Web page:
Partition Journeys – a hindu Refugee’s Story

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Partition Journeys – A Hindu Refugee’s Story

We left Sialkot on 12 August 1947.
It took us 12 hours to reach Lahore and when we got there, people were being massacred left right and centre at the Lahore Railway Station. Our driver was also a Hindu but he refused to go further until we were certain we were safe.
We got to Badami Bagh in Lahore and stopped. We didn’t know what to do. Then some soldiers took us to a refugee camp. My uncle refused to leave with us actually. He said, ‘If I’m going to die, I don’t want to do it trapped in a car’. We got to the train station and the train wasn’t going anywhere. The train driver was a Muslim and he refused to leave for Amritsar without a police escort. Nobody wanted to die. In our hearts of hearts we were thinking they’ll make an announcement on 15 August and then we’ll be able to go back home. We didn’t think partition was really going to happen, and even if it was, we just thought we’ll go back and carry on living where we’ve been living all our lives. We only left Sialkot to get away from the violence. We didn’t think to bring anything with us. We just locked the doors and left.

A man and his brother show the Hindu symbols they had tattooed on their hands to prove their faith during the violence of partition. This is their account.

We got to Amritsar on the train in the end. Transport was free. You just got on whatever mode of transport you could find. Nobody charged you a fare or anything like that. The train came straight to Amritsar from Lahore. There was no question of it stopping anywhere in between. Forget it! You were told to keep the doors and windows closed. From there to Jalandhar on the train. We stayed in a camp they’d set up in the DAV College in Jalandhar, right on the GT Road. We were there just a fortnight. The government had set up a camp there for the refugees coming from Pakistan. But there were Muslims travelling up towards Amritsar as well. There we saw some slaughter. One of the Hindu officers had seen his son killed in Gujranwala and he’d now been appointed Deputy Commissioner of Jalandhar. He was inciting people, ‘Kill them first, and then loot them’.

Loads of Muslims died in Jalandhar. It stank outside the college, it really did. A body strewn here, another one there. And nobody was interested in picking up the dead either. Everybody was busy running for their own lives. Then Gandhi and Nehru came to Jalandhar to talk sense into the people here. We were only young boys, me, and my brother. I remember our elders telling us not to go near the main road because we might get shot or something. Some Hindus got killed by mistake you know. People mistaking them for Muslims because we all dressed the same. We had the ‘Om’ symbol tattooed on the backs of our hands so people would know we are definitely Hindus. Our elders insisted the whole family have it done.

There were a lot of Muslims in Jalandhar. Even the porters at Jalandhar station were Muslims and they were saying that Jalandhar was going to become part of Pakistan. So that’s when we went to Kapurthala. There’s more than 300 temples there so that’s where the refugees stayed.

From there we came to Panipat and we’ve been here ever since. We were allotted this house in Qalandar Chowk. This had been a Muslim area you know but all the Muslims had fled. This place was deserted. There was nobody here except for us. Just like we fled to save our skins, I suppose the Muslims did the same.

Partition Journeys – Divided Neighbourhoods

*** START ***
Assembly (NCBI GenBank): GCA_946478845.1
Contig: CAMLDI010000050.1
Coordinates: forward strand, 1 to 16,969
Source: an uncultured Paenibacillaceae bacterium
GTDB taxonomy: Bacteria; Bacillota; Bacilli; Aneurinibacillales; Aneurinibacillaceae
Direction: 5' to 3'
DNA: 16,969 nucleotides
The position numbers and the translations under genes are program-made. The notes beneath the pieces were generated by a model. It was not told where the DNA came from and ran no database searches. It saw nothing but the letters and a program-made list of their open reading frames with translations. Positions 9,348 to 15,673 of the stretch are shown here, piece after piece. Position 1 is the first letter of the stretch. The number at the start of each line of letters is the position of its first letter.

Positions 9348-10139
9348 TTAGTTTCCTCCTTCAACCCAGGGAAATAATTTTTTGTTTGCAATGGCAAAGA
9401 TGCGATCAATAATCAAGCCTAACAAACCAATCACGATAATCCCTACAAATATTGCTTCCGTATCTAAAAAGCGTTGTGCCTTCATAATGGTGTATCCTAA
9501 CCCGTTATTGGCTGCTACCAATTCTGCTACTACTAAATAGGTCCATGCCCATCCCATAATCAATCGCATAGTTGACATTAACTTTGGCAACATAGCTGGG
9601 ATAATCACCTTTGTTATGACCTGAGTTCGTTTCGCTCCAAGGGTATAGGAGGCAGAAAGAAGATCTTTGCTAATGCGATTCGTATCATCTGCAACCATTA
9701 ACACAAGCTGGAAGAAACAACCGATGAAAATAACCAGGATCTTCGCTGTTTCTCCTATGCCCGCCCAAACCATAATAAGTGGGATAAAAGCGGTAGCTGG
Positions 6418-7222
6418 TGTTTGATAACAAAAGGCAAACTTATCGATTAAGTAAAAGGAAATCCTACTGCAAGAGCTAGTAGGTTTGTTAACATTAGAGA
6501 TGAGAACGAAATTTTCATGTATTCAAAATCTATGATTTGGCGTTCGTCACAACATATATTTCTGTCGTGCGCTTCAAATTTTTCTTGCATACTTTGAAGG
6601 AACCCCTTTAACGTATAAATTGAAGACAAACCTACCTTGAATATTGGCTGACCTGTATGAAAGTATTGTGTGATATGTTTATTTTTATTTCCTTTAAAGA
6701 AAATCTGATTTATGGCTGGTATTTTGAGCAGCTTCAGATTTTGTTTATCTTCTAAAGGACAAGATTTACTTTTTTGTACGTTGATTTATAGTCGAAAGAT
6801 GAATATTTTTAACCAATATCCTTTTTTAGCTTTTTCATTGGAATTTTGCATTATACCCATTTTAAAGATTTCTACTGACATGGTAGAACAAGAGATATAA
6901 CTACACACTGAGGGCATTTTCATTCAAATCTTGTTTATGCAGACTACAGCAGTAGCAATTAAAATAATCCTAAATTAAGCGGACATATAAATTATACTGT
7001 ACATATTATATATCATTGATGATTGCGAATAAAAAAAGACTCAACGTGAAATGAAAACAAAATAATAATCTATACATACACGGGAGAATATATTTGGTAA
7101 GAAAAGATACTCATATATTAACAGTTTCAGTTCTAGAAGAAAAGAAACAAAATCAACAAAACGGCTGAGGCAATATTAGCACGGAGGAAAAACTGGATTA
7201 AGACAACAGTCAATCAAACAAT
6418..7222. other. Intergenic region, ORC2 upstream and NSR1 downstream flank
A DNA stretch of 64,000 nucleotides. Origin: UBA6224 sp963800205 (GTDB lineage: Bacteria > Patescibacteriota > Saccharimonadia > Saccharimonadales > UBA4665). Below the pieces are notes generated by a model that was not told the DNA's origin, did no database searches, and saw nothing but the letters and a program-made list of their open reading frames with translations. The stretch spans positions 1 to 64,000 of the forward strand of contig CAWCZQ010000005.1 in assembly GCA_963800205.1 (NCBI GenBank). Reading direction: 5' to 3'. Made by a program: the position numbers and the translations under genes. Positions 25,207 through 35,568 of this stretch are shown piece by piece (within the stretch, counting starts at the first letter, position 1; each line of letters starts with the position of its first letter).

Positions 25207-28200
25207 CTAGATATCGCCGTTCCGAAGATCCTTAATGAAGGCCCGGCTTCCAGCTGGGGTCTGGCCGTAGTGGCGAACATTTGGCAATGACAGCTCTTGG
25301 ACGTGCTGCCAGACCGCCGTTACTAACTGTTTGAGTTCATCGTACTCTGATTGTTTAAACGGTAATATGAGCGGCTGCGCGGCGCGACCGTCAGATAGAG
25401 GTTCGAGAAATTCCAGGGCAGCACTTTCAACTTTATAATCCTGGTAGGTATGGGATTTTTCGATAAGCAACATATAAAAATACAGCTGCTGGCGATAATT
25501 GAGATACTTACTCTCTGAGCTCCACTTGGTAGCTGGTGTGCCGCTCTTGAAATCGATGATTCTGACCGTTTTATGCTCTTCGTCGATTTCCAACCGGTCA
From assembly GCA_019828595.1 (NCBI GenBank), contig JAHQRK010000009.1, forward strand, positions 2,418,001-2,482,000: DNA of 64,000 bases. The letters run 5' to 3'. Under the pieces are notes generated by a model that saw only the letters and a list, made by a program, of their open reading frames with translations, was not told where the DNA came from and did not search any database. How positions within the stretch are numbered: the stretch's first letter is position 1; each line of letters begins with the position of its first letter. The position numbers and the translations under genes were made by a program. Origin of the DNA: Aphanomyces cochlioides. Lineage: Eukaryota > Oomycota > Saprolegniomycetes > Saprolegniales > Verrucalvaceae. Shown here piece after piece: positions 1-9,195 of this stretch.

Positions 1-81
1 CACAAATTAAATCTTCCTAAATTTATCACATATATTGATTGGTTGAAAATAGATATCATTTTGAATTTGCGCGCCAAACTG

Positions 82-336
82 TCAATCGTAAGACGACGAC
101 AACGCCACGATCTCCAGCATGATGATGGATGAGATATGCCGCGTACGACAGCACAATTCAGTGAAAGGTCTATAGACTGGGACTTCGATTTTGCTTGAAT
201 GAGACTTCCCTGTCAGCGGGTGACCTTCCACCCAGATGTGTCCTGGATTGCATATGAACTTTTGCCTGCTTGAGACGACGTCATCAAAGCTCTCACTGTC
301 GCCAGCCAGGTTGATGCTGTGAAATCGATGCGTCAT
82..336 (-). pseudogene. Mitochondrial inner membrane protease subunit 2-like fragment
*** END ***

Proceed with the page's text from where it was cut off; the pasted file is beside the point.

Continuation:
I am a witness to the partition riots. At the time of partition I was exactly nine years old but old enough to remember certain scenes quite well. You see, we lived on Wallis Road in Lahore which was the upper class Indian locality. The Brits lived in their own areas. I remember Mr Alan, who was the Superintendent of Police who used to live nearby. He was English. His wife was Anglo Indian. All powdered up. His daughter was a girl by the name of Shirley, and his son was Richard. And they were all leaving. They said, ‘Now we have to go back to our country. We are no longer Pakistani’. You see, we didn’t have any socialisation with the British. They were a breed apart. So there was no great emotion when they left. We only hoped that their successors, who were Pakistanis, would be as good.

Many neighbourhoods in India and Pakistan were divided forever during the 1947 Partition. In this account, a Parsi (Zoroastrian) man who was then just a young boy, recalls watching his neighbours fleeing the city of Lahore.

Opposite our house on 21 Wallis Road was a red structure, a red house, the occupant of which was a Hindu doctor. And father had ordered that all the gates should be barred at all times. And so we used to sneak up to the gate to see through the peepholes what was going on across the road. And I do remember raiders coming to the Hindu house because the Hindus had fled by then. I’m talking of June or July 1947. And they were removing the refrigerator and the furniture and all that. I asked my mother what’s going on. And she said, ‘Well, since the Hindus have fled, the raiders have come over’. What we did was - which later in retrospect seemed to be a very dangerous thing to do - we took in a lot of stuff from our Hindu neighbours and kept it at our place. Had the raiders known that a lot of stuff was at our place, then surely they would have come and raided it. So you know all our outhouses – the servant quarters and all - we’d filled them with the belongings of our friends. I remember that very clearly. The garage was full up – cobwebs and sofa sets. I can remember things coming in but I don’t remember the furniture going out. We didn’t want to cross the road so we breached the wall so the furniture came in over the wall without attracting too much attention. You see, people left their belongings with us because nobody expected to go for ever. They all thought they would come back and settle back in Lahore when this madness is over.